Having grown from an in-school upskilling event, this year’s conference expects a sold out crowd of around 150 attendees.
Tracey Breese, principal of Kurri Kurri High School, is the driving force behind the conference.
“It started out with me running it for 30 of my staff, and a heap of other principals heard about it and said ‘look, can we send people, can they come along?’ and so it sort of grew from there,” she says.
The conference is now so in demand that Breese has been forced to move it off site, to the Newcastle City Hall.
ProjectNEST’s focus is on innovative teaching practices, and “the four Cs”; critical thinking, communication, collaboration and creativity.
“Basically, we would like people to take away a new way of thinking about learning. So it’s about really looking deeply at the pedagogical practices that they use in their classrooms, and shifting those practices to be more about the four Cs of future-focused learning,” Breese says.
One of the big changes in ProjectNEST’s evolution has been an increased adaptability, with the conference responding more to the needs of participants.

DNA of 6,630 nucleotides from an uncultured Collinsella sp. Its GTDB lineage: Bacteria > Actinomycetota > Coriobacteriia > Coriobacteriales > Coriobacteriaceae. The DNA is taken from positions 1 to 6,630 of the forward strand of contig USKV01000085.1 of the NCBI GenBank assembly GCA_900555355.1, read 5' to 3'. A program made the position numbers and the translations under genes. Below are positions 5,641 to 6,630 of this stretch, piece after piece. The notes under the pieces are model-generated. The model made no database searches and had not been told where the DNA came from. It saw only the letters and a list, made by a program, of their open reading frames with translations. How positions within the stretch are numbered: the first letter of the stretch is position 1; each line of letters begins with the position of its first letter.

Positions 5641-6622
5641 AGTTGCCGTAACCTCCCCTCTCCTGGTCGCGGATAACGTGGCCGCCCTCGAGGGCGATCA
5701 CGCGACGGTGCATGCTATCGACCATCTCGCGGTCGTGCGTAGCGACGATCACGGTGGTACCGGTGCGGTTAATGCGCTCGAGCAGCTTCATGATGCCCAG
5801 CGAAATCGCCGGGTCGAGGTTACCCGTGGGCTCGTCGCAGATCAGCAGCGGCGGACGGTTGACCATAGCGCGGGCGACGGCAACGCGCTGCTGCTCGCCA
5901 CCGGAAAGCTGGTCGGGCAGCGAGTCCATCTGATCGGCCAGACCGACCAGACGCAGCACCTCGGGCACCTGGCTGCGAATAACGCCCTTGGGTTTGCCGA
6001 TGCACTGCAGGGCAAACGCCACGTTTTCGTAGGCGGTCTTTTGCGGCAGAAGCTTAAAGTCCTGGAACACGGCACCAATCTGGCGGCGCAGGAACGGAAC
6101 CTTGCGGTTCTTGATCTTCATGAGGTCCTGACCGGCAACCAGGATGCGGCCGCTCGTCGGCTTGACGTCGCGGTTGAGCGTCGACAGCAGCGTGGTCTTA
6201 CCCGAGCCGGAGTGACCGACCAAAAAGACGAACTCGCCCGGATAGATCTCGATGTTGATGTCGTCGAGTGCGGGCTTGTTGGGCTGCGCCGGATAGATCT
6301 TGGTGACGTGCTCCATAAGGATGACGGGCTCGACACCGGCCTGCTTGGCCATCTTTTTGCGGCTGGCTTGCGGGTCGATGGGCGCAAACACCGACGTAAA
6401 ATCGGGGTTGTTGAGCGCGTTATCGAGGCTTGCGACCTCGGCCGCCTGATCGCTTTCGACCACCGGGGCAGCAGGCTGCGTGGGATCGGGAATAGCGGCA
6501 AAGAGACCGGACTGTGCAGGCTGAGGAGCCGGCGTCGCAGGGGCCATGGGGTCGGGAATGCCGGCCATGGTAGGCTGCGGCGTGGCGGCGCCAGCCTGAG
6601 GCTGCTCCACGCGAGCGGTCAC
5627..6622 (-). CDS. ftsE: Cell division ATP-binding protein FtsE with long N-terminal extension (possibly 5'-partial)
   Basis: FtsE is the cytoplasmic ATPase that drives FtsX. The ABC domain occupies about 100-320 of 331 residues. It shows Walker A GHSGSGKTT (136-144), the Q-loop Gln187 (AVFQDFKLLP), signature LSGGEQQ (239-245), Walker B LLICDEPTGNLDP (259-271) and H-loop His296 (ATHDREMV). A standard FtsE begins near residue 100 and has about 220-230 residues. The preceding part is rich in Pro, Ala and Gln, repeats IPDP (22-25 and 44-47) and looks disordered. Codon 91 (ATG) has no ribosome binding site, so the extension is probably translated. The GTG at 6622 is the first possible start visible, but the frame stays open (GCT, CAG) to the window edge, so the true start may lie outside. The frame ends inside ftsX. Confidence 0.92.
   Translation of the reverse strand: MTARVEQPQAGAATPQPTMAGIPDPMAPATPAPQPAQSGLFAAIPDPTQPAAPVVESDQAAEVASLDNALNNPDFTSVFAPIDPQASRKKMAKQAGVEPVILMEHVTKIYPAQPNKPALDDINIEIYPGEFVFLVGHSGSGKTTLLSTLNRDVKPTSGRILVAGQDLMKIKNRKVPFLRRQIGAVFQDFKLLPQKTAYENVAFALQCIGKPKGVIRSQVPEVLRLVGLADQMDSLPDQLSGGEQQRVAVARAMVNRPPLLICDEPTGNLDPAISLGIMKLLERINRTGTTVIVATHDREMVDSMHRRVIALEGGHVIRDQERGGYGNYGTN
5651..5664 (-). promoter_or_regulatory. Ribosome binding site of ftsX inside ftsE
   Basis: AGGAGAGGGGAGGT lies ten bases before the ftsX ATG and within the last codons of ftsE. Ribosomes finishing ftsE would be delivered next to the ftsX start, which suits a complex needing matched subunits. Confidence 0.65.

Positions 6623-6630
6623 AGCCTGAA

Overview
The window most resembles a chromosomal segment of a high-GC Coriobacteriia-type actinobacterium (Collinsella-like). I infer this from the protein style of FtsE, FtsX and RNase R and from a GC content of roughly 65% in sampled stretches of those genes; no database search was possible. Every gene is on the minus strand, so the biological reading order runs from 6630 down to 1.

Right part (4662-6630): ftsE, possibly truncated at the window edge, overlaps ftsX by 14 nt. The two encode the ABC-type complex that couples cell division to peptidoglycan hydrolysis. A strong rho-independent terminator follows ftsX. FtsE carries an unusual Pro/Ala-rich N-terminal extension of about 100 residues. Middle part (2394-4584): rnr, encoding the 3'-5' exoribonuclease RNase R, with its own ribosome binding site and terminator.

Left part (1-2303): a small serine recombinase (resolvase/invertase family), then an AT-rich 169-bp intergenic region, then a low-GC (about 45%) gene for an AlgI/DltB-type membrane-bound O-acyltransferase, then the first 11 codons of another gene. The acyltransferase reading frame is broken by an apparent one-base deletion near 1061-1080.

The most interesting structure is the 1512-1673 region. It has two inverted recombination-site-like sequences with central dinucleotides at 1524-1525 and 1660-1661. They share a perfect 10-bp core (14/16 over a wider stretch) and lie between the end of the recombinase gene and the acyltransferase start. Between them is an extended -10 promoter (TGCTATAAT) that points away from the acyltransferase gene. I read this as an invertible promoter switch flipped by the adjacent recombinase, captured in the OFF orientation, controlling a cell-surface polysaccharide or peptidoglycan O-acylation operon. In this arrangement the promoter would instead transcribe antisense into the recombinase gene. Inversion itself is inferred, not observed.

“I think we’ve become more responsive ... so we put out a bit of a survey first so we get to know the learners before they come to us,” Breese says.
“And that way, we use that survey material to then design the conference, so nothing is set in stone until that survey comes back to us about their needs.”
The conference’s unusual name carries two meanings. NEST is an acronym, for Nurturing Excellence in Students and Teachers.
As for the ‘Project’ component, Breese says that it reflects the collaborative nature of 21st century teaching.
“In life now, and in so many varying workplaces, people work in projects.
“They work collaboratively, there’s not really the autonomous, old-school, ‘shut the door, no one comes in or out of your classroom’ any more.
“There’s this real shift in teaching around co-teaching, co-planning, working together, collaborating, really knowing, valuing and supporting students...”